Suitably refreshed, it’s off to Stage 1 to see another WRC award winner, namely Inglorious, who won our 2015 Best Rock performance for their set at Ramblin' Man Fair. Their influences stem from the iconic Rock and Roll shrine of Rock albums from the 1970s - many years before the band members were born. Six years down the line and they are still a class act. It may now be a different line up, and a slightly different sound, but it’s still all about Nathan James and his incredible voice. Although, take nothing away from guitarist Danny Dela Cruz who partners Dan Stevens in a dual axe attack, Brazilian bassist Vinnie Colla and drummer Phil Beaver - great musicians all. "This is our first gig in 20 months, and it feels f***ing amazing!" shouted the understandably excited Nathan, before the band launched into 'Where Are You Now?', from their 2019 'Ride To Nowhere' album, which, we understand was not intended for his former bandmates! The hour long set included a number of radio friendly classics that had the crowd singing along with James, although never able to match his presence. Make sure you catch Nathan and the boys when they play London's Islington Assembly Hall on Wednesday 22nd September.

Where do I start with The Mentulls? OK lets go back to November 2012, when, as a birthday treat I took my Dad to see Focus at Chislehurst's Beaverwood Club. Guess who was supporting them? My dad, bless him, is an exceptional judge of good music (hence being a fan of Focus) and like I, was blown away by the Prog set from these young whippersnappers. The rest is history as the band played both our 2013 and 2014 WRC BluesFests, won our 2012 'One's To Watch' award and then went on to win our 2015 'Best Blues Performance' award. So naturally it was good to catch up with keyboard player Jamie Pipe on Friday, who had also been asked to step in and play for headliner Martin Barre that night. The first thing that hit me when they arrived on Stage 2, was that these whippersnappers were now grown men! Secondly, they had expanded from a trio to a four-piece, now boasting the soulful vocals and multi instrumental prowess of David Neil Crabtree plus Steve Gibson, currently filling the drum stool. However, it was such a pleasure to once again hear their own brand of Progressive, Bluesy/Rock, with Andrew’s searing, soaring guitar work plus Jamie’s Hammond, synthesiser and piano work, particularly on 'Reflections' and my favourite, 'Reflections 2'. The band are currently working on new material due for release in early 2022, but in the meantime you can catch them at The Tuesday Night Music Club in Coulsdon on 12th October.

Time to go back to Stage 1 and pray. Originally formed in 1973 by the Troy brothers, lead guitarist Tino and bassist Chris, Praying Mantis became one of the most influential bands of the New Wave of British Heavy Metal movement. Indeed, the brothers are still keeping the flame burning for NWoBHM, along with guitarist Andy Burgess, John 'Jaycee' Cuijpers on vocals and Hans In T' Zandt on drums, all remaining committed to the blend of melody and power in their music that has become a trademark of the Praying Mantis sound. In 2009 the London based band recorded the album ‘Sanctuary’, considered to be one of the finest albums of their career, and deservedly received positive reviews, as have two follow-up efforts, ’Legacy’ and ‘Gravity’. Indeed, the A New Day crowd witnessed the band return with an inspired, take-no-prisoners set, which was all the more amazing, given Vambo drummer Steve Price, after apparently having only one rehearsal, was deputising for Hans, as he was stuck in Holland along with Focus! Stand out from the hour long set for mine was 'Highway' from 'Sanctuary', which is also on their latest live album. 'Keep It Alive', so if you missed out today, then go out and buy it. You will not be disappointed.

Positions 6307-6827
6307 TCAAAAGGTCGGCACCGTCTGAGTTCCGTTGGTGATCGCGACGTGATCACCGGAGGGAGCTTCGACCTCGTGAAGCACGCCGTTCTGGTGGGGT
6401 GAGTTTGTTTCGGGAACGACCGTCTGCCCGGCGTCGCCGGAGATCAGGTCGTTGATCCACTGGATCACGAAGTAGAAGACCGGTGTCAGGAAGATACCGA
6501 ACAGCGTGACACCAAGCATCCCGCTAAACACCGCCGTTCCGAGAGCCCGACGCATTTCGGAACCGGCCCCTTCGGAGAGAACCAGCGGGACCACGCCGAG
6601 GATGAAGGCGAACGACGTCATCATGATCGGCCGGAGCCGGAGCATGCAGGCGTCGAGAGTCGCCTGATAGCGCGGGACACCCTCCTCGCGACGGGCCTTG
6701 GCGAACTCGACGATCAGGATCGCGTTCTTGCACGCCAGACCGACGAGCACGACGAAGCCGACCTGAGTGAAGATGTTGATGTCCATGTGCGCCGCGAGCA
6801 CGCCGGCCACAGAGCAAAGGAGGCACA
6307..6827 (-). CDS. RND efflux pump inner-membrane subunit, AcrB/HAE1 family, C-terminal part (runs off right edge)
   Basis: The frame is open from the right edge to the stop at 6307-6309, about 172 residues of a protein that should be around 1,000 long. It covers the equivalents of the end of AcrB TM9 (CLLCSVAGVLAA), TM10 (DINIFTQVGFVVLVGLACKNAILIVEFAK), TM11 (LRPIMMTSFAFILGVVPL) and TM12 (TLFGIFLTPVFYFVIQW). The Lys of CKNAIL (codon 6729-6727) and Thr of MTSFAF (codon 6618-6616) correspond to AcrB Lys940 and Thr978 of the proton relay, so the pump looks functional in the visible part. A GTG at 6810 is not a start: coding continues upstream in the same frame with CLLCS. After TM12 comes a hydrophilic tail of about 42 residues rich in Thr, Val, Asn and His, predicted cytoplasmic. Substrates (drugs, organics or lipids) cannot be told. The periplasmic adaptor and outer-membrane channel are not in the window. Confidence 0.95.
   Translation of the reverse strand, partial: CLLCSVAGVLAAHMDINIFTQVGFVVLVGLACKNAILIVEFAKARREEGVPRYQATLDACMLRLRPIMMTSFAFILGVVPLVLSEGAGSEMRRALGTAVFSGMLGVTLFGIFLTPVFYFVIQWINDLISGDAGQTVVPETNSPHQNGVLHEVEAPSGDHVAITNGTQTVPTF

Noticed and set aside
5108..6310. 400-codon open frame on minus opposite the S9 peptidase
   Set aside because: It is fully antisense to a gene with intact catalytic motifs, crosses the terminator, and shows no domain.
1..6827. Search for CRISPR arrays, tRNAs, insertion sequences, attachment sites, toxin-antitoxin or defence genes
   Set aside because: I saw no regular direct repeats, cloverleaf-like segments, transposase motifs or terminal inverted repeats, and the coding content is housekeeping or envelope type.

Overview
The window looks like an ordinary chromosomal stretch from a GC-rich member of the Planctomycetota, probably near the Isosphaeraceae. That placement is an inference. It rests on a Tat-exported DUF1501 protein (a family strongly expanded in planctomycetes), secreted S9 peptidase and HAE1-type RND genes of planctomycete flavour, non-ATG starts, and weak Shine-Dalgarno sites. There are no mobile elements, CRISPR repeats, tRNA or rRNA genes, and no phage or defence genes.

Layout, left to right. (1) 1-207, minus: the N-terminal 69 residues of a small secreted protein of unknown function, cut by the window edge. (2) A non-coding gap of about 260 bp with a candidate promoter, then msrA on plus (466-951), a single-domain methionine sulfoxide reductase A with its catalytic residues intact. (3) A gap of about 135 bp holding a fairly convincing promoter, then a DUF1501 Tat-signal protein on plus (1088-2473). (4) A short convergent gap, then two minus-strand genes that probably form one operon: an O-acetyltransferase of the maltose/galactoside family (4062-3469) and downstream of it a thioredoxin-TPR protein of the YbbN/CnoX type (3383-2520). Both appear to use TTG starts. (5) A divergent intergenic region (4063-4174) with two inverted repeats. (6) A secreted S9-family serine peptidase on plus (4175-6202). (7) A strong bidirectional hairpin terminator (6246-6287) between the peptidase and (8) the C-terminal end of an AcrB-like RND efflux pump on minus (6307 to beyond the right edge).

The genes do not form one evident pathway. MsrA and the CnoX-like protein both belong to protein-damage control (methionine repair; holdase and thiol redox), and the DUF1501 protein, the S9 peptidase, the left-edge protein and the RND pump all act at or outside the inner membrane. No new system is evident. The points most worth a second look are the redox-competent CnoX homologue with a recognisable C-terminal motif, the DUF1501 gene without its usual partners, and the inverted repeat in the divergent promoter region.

Another band we were playing catch up with today were Pearl Handled Revolver, who we originally saw supporting Slim Chance at London's much missed Borderline, way back in January 2014. Yes, it was yet another case of going to see a headliner and coming away just loving the support band. Indeed, they have secured a deserved reputation for visceral, high energy live shows, with their unique blend of primal Blues, cult film scores, bare bones Stoner Rock and blackened Psychedelic Soul. Consisting of Lee Vernon (vocals/harmonica), Simon Rinaldo (organ/keyboards/bass), Andy Paris (guitar) and Chris Thatcher (drums), their back catalogue has understandably received widespread critical acclaim. Indeed, when we interviewed Mentulls keyboard player Jamie Pipe on Friday, Pearl Handled Revolver were one of the bands he was looking forward to seeing. Suffice to say that their 50 minute set list had the attentive Stage 2 crowd rockin' back and forth, that included the awesome 'Rabbit Hole', 'The Switch', 'Into The Blue', 'Devil Cast His Net', 'Siren', 'Belly Of The Whale' and 'Help Me Down'. Just make sure that you are quick on the draw when they play The Cavern in Raynes Park on Friday 17th September.